Voters from both major parties have returned more than 1.5 million ballots each, with Republicans ahead by almost 65,000 among vote-by-mail ballots as of early Monday.
Democrats were up in early voting numbers by just over 55,000. Independents have returned more than 325,000 vote-by-mail ballots and cast over 300,000 early votes.
Floridians registered with third parties have accounted for nearly 50,000 vote-by-mail ballots and more than 40,000 early votes.
Black Floridians lagging?
“It’s close here. I could make an argument for either one of them here right now, very easily,” said Democratic strategist Steve Schale, who ran Obama’s campaign in Florida in 2008.
As in other states, early voting by Black voters in Florida has lagged behind their 2012 share of the electorate, which is why Obama will be traveling this week to Miami and Jacksonville to campaign for Clinton.
“We need the number to go up,” Schale said; “having the president here helps.”
No foolproof method
There is no method by which to scientifically document the number of Black voters who have cast their ballots, The Joint Center for Political and Economic Studies has given an indicator of Black participation by conducting a recent “Poll on Black Voter Enthusiasm.”
The poll results range from Black voter enthusiasm as high as 90 percent in the Midwest to the lowest of 75 percent in the West – still relatively high.
Despite her observation of high voter turnout, Campbell says she remains concerned about Black millennials, many of whom strongly supported the Democratic candidacy of Sen. Bernie Sanders.
Sanders is campaigning strongly for Clinton this week, but millennial voters, even according to the Joint Center survey, still appear sluggish in their enthusiasm for Clinton. Some question whether they vote at all.
“We still have a concern whether the millennials will turn out and vote in the numbers that they have. But a lot of millennial groups are working hard,” Campbell said.
Those groups include Black Youth Vote among other youth organizing groups. Color of Change, an online national activist organization is also doing special outreach to Black youth.
Though the economy and jobs run high among the issues that concern older Black voters, criminal justice issues are foremost on the minds of young voters with affordable education close behind.
The Black Lives Matter movement has raised the issue of disparate police killings of Black people to the level of a presidential political issue.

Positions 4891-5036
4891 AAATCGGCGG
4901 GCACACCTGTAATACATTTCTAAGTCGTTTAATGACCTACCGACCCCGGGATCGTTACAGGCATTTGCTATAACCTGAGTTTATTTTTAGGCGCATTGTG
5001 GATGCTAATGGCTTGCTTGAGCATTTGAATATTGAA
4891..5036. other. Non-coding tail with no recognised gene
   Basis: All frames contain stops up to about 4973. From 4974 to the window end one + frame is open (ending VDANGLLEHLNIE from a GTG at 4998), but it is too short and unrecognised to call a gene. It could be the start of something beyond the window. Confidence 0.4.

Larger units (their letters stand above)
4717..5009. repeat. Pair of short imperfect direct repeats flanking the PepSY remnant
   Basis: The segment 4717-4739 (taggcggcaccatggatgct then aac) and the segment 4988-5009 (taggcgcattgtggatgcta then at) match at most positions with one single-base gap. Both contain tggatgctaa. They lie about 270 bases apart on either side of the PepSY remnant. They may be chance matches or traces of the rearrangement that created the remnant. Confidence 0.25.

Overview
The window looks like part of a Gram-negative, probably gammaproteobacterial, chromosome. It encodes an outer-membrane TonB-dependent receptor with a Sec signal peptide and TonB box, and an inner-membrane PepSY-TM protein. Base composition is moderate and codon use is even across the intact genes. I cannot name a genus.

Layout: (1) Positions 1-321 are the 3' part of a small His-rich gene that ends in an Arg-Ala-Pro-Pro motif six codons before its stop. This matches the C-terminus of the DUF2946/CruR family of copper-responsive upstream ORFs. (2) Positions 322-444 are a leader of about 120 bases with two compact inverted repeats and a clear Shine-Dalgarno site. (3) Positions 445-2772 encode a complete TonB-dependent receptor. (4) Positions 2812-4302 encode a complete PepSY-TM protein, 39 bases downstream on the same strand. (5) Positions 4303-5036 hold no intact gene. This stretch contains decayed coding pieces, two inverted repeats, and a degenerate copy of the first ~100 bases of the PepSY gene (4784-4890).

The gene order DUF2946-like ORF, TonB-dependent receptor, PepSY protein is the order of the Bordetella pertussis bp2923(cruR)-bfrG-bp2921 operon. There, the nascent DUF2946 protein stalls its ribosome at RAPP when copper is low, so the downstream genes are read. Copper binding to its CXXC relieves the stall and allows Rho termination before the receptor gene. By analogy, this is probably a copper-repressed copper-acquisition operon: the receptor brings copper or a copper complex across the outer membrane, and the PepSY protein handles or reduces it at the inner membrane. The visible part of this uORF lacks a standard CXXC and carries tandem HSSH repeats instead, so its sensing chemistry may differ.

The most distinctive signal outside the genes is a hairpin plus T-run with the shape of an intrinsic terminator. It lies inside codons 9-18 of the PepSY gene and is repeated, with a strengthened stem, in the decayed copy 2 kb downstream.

Latinos up, Blacks down?
So far, Latino voters appear to be turning out at levels above 2012 – far greater in some states. But African-American voters in other states have also lagged behind.
That puts Clinton in a stronger position in states where Latinos play a key role, notably Arizona and Nevada. It could indicate trouble in industrial-belt states where a big turnout by Black voters was critical to Obama’s victories.
Obama won in Ohio in 2012 because of “tremendous performance out of Cuyahoga County and Franklin County” by African-American voters, said Democratic pollster Cornell Belcher, referring to the counties that include Cleveland and Cincinnati.
“But 2012 was an amazing year for African-American voters,” he added. The question for Democrats will be how much of a decline they suffer.
That decline in Black turnout is part of the reason public polls show Trump well-positioned to capture Ohio. His strong support from blue-collar White voters has also given him a potential edge in Iowa, another archetypal swing state that Obama won twice.
For the final stretch of the presidential race, the GOP nominee has embarked on a strategy of long-shot bids, holding rallies and airing ads in states that were reliably Democratic in recent elections. Trump’s gambit sacrifices face time in battleground states, but if successful, would upend the political map and likely hand him the White House.
“The Trump campaign is on the offensive and expanding our presence in battleground states into blue states,” David Bossie, Trump’s deputy campaign manager, told reporters Tuesday.
Trump’s campaign believes it can flip states by relying on his populist rhetoric that connects with White working-class voters hurt by the Rust Belt’s decline in manufacturing.
Michigan was among 13 states where the Trump campaign placed a $25 million ad buy for the final week of the race, digital director Brad Parscale announced.
Hazel Trice Edney of the Trice Edney News Wire; Melanie Mason and Michael A. Memoli of the Tribune Washington Bureau; and David Goldstein of McClatchy Washington Bureau /TNS all contributed to this report. Information from the News Service of Florida was also used.